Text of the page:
A Cheapskate Guide to Creating a Publishing Company

Ken Coffman is a novelist and owner of a small publishing company called The Armchair Adventurer. Coffman writes:

I did it. You can do it too. I am no business expert. I do not know the optimum way of doing things. I don’t care. I used this on-the-cheap method to create my company. If there are better methods, then use the comment field to inform the world. In advance, I thank you for your service to mankind.

1. First of all, dream up a unique name. Google it and make sure it is not being used by someone else. Surf over to godaddy.com and make sure the domain is available.

2. Now surf over to the Company Corporation (www.incorporate.com) and create a LLC (Limited Liability Corporation). Register your company in Delaware or Nevada. I picked Delaware like most other corporations. Why? Because I said so, that’s why. It’s $99 for the economy method and another $120 for the filing fee. Save up your money, you can afford it.

3. Register your domain name(s) with godaddy.com. Pay for five years so you don’t have to hassle with the yearly payments to keep it active. If you don’t have a host for your domain, you can use the service(s) godaddy provides, but that’s not how I do it. There are a billion server services in the world. Use your favorite.

4. Now you have to register your foreign corporation with your state. This may be done online, maybe. Trust me, any interaction with the government will be frustrating. Don’t sweat the small stuff, just roll with it. There are traps, so avoid them. You are not going to sell anything directly, this avoids the sales tax trap. All of your sales will be done either out of state or via a supplier that pays the sales tax, like Amazon, brick and mortar book stores and the like. You’re providing a publishing service. You are not hiring any employees.

5. Now that you have an LLC and a state business number, you can open a bank account for the business. Like government agencies, banks are a pain in the ass too. Fair warning.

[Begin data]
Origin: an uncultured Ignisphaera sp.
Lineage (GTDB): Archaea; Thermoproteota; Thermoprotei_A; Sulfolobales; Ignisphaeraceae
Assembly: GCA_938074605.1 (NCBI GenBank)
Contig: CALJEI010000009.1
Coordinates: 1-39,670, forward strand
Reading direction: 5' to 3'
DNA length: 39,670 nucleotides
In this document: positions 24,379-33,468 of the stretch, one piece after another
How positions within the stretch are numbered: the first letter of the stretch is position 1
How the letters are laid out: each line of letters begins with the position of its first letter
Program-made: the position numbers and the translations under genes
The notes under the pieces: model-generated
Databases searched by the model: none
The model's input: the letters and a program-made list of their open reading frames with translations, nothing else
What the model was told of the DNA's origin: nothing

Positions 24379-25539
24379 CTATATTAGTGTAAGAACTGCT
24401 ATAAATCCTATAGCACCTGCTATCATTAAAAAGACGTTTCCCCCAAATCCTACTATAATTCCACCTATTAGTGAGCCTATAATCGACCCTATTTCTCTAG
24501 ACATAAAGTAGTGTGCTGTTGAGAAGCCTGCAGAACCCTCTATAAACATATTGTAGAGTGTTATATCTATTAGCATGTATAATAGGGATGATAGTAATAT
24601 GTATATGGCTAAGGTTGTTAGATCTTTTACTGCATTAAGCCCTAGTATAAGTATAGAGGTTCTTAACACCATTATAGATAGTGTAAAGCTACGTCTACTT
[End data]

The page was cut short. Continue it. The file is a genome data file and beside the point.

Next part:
6. Register and reserve a block of ISBNs at http://www.isbn.org. Don’t bother creating a bar code at this time, this will be done when designing the cover after you’ve picked a sales price.

7. Like almost everyone else, you’ll use Lightning Source as your printer and listing services. Surf over to lightningsource.com and register your company. If you know how many pages your novel is, then you can get a printing cost. Then you can decide how much markup to allow the reseller (I give them 55% to encourage them to carry my book). Then you can pick a resale price.

8. Find a graphic vendor or partner. I’m a writer, not a graphic artist. I provide photographs and sketches to my designer friend who creates the cover. His software can create the bar code (which includes the ISBN and the resale price).

9. Now you have a PDF for the cover, the front matter and the novel text. Upload that to Lightning Source. Magically, if you want, a review copy will appear. If you like the look of it, approve it and you’re in business. Lightning Source will take care of listing your book with Amazon and Ingram.

10. Now comes the hard part. Your books will not sell themselves. You have to get out in the world and sell them yourself.

11. Let me say a few words about taxes. I think everyone should have a small business and look at all spending as either tax-deductible or not. All business expenses are deductible. Since you’re always doing research, what about your trip to Venice? Deductible. Business use of your car? Deductible. Your home office and computer and camera and DSL and phone bill and business-related books and software? Deductible. You probably think that you need to make a profit in 3 of 5 years, otherwise the IRS will classify your business as a hobby and decline your deductions. Pardon my language, but that’s bullshit. The 3 of 5 years is a guideline, not a rule. You can lose money every year for the rest of your life, it’s still a business. There are requirements. You have to operate in a business-like manner with the intent to turn a profit. In other words, you should have business cards. You should do marketing. You should claim some revenue. You should be prepared to make your case to an auditor with a clear conscience. You should think about and understand the difference between tax avoidance (which is legal) and tax evasion (which is illegal).